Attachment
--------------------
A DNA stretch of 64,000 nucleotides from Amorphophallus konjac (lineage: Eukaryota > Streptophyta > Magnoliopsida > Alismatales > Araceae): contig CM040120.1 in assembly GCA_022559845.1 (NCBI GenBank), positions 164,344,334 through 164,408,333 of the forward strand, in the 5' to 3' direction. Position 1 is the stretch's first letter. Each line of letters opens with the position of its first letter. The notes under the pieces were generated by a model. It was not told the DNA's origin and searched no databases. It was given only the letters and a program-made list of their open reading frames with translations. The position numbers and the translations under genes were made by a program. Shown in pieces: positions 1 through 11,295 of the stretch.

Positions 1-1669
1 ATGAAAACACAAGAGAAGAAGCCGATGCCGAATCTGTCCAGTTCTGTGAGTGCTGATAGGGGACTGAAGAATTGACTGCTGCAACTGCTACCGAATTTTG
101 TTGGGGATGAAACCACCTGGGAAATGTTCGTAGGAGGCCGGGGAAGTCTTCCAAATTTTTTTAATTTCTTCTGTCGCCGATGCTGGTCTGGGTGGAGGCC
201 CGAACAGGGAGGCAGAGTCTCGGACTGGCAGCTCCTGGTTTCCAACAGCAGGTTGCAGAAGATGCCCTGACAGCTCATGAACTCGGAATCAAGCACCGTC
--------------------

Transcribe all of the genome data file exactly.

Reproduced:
A DNA stretch of 64,000 nucleotides from Amorphophallus konjac (lineage: Eukaryota > Streptophyta > Magnoliopsida > Alismatales > Araceae): contig CM040120.1 in assembly GCA_022559845.1 (NCBI GenBank), positions 164,344,334 through 164,408,333 of the forward strand, in the 5' to 3' direction. Position 1 is the stretch's first letter. Each line of letters opens with the position of its first letter. The notes under the pieces were generated by a model. It was not told the DNA's origin and searched no databases. It was given only the letters and a program-made list of their open reading frames with translations. The position numbers and the translations under genes were made by a program. Shown in pieces: positions 1 through 11,295 of the stretch.

Positions 1-1669
1 ATGAAAACACAAGAGAAGAAGCCGATGCCGAATCTGTCCAGTTCTGTGAGTGCTGATAGGGGACTGAAGAATTGACTGCTGCAACTGCTACCGAATTTTG
101 TTGGGGATGAAACCACCTGGGAAATGTTCGTAGGAGGCCGGGGAAGTCTTCCAAATTTTTTTAATTTCTTCTGTCGCCGATGCTGGTCTGGGTGGAGGCC
201 CGAACAGGGAGGCAGAGTCTCGGACTGGCAGCTCCTGGTTTCCAACAGCAGGTTGCAGAAGATGCCCTGACAGCTCATGAACTCGGAATCAAGCACCGTC